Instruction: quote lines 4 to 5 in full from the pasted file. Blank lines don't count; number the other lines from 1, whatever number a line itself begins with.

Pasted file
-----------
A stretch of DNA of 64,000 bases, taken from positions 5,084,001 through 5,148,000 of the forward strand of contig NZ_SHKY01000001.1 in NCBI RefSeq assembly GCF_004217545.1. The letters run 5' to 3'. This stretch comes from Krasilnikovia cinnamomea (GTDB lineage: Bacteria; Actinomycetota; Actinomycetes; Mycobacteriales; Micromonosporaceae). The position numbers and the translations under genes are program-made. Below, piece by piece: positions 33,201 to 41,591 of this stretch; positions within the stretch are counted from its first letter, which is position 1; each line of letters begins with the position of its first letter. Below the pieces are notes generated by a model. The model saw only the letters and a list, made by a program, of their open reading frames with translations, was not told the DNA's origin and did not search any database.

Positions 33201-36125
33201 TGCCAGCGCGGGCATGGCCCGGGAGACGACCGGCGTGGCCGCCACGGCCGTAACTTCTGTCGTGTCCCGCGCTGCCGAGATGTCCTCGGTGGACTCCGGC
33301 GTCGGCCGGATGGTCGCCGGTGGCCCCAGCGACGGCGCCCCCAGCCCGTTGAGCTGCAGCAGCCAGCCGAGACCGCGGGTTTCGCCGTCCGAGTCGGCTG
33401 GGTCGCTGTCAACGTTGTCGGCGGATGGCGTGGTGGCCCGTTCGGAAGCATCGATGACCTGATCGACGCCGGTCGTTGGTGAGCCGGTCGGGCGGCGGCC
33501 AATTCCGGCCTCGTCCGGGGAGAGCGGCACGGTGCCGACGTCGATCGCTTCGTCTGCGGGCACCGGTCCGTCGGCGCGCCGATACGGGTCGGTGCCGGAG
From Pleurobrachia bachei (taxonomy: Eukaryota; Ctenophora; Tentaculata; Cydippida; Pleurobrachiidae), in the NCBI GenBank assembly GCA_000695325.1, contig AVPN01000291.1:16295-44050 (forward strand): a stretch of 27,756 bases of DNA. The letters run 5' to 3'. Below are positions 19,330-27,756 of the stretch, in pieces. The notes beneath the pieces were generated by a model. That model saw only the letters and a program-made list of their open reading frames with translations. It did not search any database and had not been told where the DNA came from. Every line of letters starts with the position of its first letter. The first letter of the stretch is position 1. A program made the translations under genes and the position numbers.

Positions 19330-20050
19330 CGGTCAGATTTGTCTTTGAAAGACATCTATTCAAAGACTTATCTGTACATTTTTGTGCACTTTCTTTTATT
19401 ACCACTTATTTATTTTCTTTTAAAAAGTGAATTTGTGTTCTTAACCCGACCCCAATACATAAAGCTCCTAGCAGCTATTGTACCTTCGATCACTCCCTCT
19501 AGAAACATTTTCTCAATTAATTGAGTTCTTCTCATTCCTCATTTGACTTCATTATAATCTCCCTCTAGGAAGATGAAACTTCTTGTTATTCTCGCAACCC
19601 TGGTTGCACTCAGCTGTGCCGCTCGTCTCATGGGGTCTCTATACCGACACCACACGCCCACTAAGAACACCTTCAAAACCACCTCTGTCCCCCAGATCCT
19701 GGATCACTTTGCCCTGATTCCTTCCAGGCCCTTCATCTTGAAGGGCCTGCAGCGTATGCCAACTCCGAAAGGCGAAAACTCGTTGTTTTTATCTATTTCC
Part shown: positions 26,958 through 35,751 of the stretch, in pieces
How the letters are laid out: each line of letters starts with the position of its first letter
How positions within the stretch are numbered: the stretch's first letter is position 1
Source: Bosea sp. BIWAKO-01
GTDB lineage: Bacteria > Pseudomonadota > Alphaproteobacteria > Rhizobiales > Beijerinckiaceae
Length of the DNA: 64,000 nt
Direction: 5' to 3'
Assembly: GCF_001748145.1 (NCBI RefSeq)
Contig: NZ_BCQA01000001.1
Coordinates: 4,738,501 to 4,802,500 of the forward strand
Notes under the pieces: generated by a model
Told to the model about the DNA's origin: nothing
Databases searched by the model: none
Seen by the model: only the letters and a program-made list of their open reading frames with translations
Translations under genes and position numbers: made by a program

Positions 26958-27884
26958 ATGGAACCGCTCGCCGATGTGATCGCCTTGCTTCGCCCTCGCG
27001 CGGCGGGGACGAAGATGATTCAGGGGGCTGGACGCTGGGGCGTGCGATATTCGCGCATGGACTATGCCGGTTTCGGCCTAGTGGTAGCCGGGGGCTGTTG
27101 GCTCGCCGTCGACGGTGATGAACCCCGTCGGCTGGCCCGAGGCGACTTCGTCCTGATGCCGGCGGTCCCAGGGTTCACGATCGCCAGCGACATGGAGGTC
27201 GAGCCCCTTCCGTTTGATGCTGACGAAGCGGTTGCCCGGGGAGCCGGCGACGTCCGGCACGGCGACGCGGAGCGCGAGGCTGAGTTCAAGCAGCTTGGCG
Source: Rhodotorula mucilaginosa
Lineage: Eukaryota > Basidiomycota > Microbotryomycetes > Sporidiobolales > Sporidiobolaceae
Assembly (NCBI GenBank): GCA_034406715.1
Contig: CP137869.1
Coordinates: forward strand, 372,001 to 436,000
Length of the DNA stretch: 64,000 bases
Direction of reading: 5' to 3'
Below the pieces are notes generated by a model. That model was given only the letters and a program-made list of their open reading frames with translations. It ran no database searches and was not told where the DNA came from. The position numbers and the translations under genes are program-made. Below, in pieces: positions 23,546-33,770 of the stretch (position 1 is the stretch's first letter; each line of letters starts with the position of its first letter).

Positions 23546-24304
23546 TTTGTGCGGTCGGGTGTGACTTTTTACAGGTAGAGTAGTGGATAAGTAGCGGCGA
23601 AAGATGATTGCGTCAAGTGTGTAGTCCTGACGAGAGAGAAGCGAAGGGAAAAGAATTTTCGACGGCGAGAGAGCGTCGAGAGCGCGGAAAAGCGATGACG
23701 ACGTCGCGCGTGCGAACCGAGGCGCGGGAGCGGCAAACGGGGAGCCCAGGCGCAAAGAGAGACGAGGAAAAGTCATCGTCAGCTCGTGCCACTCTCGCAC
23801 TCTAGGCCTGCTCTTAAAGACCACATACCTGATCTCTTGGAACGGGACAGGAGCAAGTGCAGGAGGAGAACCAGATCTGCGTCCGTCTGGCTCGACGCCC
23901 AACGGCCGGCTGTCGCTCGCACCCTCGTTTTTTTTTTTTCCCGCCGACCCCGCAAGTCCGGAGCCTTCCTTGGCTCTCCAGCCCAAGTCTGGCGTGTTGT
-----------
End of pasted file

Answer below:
33301 GTCGGCCGGATGGTCGCCGGTGGCCCCAGCGACGGCGCCCCCAGCCCGTTGAGCTGCAGCAGCCAGCCGAGACCGCGGGTTTCGCCGTCCGAGTCGGCTG
33401 GGTCGCTGTCAACGTTGTCGGCGGATGGCGTGGTGGCCCGTTCGGAAGCATCGATGACCTGATCGACGCCGGTCGTTGGTGAGCCGGTCGGGCGGCGGCC